I once went to Mass at the Duomo. It was most interesting because of course I don’t understand Italian and I’ve been to Catholic Mass only a couple of times in about a million years. We did the whole stand up, sit down, recite, kneel. Repeat. The priest was very elderly and had a gentle way of speaking and gesturing. Had I been able to “hear” him, I think I would have enjoyed his message. He was assisted by a woman in priest frocks–wow; and another elderly gent who looked like a giant next to the main fellow. I was quite touched when a couple of elderly men sitting near me made the effort to shake my hand at the Peace-be-with-you, part. Of course again, I had no idea what they were saying and thought it was: Howdy, How’s it going? Until the memory kicked in and I went, OH YEAH. I murmured something unintelligible, but smiled like I meant it. I did mean it!
The Duomo was started in 1386 and finished in 1809. There’s something about attending church in a place that’s been deemed holy for that many centuries. It humbles me.
One evening on a previous trip, our friend Lorenzo (his name had to be Lorenzo, right?) took us to the top of the Duomo. Having survived the 300 steps in the Cologne, Germany cathedral, I had intended walking this one. Glad I didn’t figure out how yesterday because it has at least twice that. We took the elevator and it was minutes–minutes–going up! What a view! The architectural detail is stunning. As Lorenzo, an excellent guide, pointed out: There are no duplicates and there is detail EVERYWHERE. There are statues on 135 spires and none of them are the same. Amazing.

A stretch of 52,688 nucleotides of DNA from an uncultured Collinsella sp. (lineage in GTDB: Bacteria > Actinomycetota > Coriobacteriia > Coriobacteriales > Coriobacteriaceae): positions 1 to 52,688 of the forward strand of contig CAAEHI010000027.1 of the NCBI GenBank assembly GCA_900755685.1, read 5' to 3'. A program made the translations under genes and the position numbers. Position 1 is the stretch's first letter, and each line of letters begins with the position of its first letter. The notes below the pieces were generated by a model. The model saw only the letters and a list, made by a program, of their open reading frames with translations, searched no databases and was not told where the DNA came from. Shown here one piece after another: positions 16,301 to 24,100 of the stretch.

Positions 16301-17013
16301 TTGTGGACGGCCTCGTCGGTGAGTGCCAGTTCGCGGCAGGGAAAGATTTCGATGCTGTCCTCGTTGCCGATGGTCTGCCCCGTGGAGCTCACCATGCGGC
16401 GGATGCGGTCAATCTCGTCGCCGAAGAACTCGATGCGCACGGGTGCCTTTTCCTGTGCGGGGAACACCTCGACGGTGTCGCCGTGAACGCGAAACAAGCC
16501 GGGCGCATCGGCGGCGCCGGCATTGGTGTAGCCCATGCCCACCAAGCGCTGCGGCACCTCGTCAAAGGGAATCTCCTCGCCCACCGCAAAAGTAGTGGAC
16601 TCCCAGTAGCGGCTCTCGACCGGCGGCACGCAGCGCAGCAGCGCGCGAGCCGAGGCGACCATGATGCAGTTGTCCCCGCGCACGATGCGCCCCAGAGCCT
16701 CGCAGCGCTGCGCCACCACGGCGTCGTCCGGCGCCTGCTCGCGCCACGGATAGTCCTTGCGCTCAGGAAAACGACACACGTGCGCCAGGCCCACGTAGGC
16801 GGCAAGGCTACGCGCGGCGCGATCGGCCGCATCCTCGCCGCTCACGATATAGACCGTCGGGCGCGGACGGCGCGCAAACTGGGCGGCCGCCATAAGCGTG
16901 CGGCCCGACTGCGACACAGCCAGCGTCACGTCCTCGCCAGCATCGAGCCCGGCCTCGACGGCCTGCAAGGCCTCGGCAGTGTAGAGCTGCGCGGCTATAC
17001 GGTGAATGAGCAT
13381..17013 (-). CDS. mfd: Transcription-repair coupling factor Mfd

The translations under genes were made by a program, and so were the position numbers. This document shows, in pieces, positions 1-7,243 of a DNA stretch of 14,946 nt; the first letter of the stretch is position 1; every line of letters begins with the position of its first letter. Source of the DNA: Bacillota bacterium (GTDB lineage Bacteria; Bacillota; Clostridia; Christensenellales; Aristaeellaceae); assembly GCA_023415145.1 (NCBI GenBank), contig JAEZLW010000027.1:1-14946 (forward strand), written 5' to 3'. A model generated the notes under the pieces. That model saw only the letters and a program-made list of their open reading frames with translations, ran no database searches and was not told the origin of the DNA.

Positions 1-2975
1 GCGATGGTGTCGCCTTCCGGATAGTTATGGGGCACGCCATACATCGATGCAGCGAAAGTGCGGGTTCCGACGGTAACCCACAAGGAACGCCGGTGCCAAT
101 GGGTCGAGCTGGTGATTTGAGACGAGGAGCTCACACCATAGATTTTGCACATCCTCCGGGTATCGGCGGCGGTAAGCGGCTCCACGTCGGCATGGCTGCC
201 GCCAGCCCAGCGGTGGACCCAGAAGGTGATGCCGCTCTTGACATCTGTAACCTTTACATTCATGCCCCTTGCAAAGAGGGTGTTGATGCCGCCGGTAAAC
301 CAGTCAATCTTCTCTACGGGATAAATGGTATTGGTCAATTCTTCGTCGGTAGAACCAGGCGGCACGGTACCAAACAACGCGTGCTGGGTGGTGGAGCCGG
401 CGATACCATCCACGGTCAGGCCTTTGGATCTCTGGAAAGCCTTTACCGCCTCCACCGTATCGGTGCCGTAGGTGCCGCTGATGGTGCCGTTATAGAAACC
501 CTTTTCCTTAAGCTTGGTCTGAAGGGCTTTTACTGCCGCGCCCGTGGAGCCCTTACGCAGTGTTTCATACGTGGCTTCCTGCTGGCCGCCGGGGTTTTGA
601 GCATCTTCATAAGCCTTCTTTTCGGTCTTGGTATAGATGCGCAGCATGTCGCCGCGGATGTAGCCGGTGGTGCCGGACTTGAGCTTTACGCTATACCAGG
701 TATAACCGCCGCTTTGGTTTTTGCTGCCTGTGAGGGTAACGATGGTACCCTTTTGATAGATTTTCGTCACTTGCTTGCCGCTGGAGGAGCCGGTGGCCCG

This time we walked around inside the Duomo. Soldiers were guarding the church entrances and looking through purses, backpacks. This very, very handsome guard checked Alex’s bag and looked askance at him. Alex started cracking up and pointed at me. The guard pulled Muggins out to show to his partner. I did the best I could: Bambino blog. They were howling and trying to be serious with their sidearms, mace, etc. Inside, half the church was cordoned off for mass. I tried to record some video on my phone cause the priests/choir were singing. It was beautiful.
On one trip here, we had dinner at a Tuscan cuisine ristorante named Bagutta. A Restaurant started in 1924 and at some point taken over by writers! They now offer a Bagutta Prize for literary works. The walls are covered by paintings, drawings, caricatures. The food was outrageous. I had shrimp linguine with the lightest sauce; a salad made from slivers of artichokes with slivers of cheese; sampled Lorenzo’s battered artichokes, finished with a bit of tiramisu and Limoncello. AH! I love Italy.
Saturday night, we had dinner with Lorenzo and Silena. They are two utterly delightful people to hang out with. We ate at Eataly. It is a new chain around Italy (one in NYC and in Chicago) and focuses on selling and serving food from the local area. So Milan’s restaurant foods would be different from Rome’s, etc. It is a store with multiple restaurants and floors. If you have been in a Whole Foods it is like that on super steroids. They have bands every Saturday night and we heard a cover group that had just won an award. It was a hoot because they were singing American songs. Lorenzo said that most music listened to/sold in Italy is English with Italian maybe being 30%.
Oh, and I continue to hate Italian women. Yep; hate them. HOW DO THEY WALK IN THOSE SHOES? Lorenzo and I had a big conversation about them. The shoes and the women. His wise girlfriend refuses to wear them except, like me, for special occasions. I followed a woman with the perfect hair, perfect chic, and 4″ stilettos yesterday. Followed her for about four blocks, me in my hiking shoes going at my usual fast pace. She kept ahead of me. Are they born being able to do that?
In wandering the streets of Milan over the course of several trips, I have traipsed in and out of any number of churches, been to the Milan Castle Museum twice, marveled at the huge door men standing at the front of every designer store, and eaten incredibly well. It is a huge, busy city, but one that you can instantly feel comfortable in, letting yourself flow into the vibrance of the people and the age of the place.